Love and Death have been inextricably linked for me since before I can remember. As the first born child of an adopted father, I was the first blood relative that he had ever known. Not surprisingly, this fact added to the love bond of a father for his baby daughter. But before I was old enough to process the special nature of that bond, my father had his first bout with what was to be a serious chronic illness that would rear its ugly and life threatening head every few years. Each episode was a reminder that death and loss of a loved one was an ever present possibility. The threat of losing my father was not a well kept secret, so talk about death was a part of life for as long as I can remember.
It has always been easy for me to talk about what for others is so scary or unpleasant that it is virtually off limits. As time went on, there were more reminders that death was a fact of life. A dim memory exists of my great grandmother who must have been the first person whose death I was vaguely aware of. She was nearly 100 and lived with my grandparents who we saw weekly. In the last years of her life she exhibited a tremor that made the other children afraid to go near her, but not me. I am glad for this, because now I know the joy that a young child can bring to an elder just by being present. I recall nothing of her dying though I know she died at home as most others did back then.
As a teenager, a series of tragedies left no doubt that death wasn’t reserved for the old. The fact of death was not to be denied nor its aftermath of grief. The power of death to change lives suddenly and radically did not go unnoticed as I began to fear those losses in my own little life. I remember, at around six years old, watching a movie about a child who had been orphaned (probably Shirley Temple) and realizing that it could happen to me. I cried and cried and I never forgot that awful feeling when the time came to raise my own children.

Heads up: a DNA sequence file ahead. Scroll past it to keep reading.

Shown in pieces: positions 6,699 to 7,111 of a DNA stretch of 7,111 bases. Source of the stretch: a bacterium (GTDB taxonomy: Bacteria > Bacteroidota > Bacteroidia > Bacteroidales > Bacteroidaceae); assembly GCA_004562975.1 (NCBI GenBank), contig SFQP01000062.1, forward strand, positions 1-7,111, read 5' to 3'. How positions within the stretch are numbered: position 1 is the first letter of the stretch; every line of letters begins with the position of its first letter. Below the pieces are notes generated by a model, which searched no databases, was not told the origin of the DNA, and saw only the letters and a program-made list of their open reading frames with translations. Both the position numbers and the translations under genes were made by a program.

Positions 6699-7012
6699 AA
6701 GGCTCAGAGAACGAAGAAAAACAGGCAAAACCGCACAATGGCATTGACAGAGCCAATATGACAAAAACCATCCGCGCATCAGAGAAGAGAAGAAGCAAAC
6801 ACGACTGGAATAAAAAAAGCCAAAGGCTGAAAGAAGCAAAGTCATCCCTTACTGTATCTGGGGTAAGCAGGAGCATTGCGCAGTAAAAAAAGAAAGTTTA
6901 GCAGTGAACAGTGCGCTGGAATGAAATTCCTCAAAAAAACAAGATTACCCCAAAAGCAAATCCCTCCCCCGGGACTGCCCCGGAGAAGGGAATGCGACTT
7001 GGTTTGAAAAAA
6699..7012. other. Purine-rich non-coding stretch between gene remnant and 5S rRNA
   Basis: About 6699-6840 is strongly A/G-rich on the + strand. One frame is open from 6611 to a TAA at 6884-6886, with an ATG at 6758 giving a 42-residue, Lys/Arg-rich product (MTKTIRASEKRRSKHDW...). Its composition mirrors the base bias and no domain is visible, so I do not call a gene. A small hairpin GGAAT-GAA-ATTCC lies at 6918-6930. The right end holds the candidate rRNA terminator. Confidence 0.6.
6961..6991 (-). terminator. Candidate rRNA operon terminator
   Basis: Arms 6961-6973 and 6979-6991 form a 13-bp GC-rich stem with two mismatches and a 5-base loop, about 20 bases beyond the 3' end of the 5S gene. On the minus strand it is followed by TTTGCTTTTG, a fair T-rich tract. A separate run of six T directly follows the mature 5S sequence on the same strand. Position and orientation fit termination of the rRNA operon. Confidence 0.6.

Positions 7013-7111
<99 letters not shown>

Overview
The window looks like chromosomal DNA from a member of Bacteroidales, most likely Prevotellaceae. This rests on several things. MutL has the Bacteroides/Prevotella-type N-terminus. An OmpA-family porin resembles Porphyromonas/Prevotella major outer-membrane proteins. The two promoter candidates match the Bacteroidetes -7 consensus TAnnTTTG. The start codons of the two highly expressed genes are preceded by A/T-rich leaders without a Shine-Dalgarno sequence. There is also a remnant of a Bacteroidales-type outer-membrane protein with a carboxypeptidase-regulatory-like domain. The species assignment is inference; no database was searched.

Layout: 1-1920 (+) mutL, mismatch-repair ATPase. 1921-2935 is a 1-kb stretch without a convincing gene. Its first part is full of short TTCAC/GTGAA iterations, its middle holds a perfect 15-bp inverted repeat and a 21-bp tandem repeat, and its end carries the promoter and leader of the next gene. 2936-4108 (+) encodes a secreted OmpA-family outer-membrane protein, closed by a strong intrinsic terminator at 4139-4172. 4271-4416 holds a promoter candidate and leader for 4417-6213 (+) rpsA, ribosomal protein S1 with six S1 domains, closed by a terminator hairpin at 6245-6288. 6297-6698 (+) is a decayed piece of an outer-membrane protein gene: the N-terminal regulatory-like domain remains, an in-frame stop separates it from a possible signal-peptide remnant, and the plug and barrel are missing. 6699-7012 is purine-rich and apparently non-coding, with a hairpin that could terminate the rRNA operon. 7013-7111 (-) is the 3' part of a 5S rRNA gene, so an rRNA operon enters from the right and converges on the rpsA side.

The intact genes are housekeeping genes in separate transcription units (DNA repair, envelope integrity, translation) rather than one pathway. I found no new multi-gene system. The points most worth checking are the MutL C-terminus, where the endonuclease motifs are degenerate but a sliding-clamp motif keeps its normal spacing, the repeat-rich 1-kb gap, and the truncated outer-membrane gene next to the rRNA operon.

While raising my two boys, I was committed to being completely honest with them in (almost) all things. Yes, we did the Santa Claus, Easter Bunny and Tooth Fairy thing but I was pretty conflicted about it. Whether this approach was wrong or right…you will have to ask the boys now men. One lie that I absolutely could not tell them was, “don’t worry… I’ll always be here.” My only cousins lost their mom suddenly when they were very young and I saw the complete upheaval that ensued as their estranged father took them back and their lives continued without the hands-on love they had been used to. My own attempt to decrease the damage that any such loss could bring to my children took the form of a counting game that my younger son can still remember. On each of his little fingers we would count all the people in the world who loved him. Gratefully we ran out of fingers.
Of course we didn’t dwell on it, but the lesson of death’s fact in the lives of my children was not hidden. It was an easy thing to talk about and we even learned to treat the topic with humor. On our book shelf was a copy of Edward Gorey’s Gashlycrumb Tinies – an alphabet book using children’s names for each letter and the manner of their death, e.g., ” G is for George smothered under a rug. H is for Hector done in by a thug.” We laughed and laughed, but others didn’t really see the humor or think it appropriate for children. Oh well.
My purpose this year has been to explain my commitment to the concept of allowing natural death. I hope that today’s post begins to explain some of my own experiences with love and death and why this is work that will not let me go.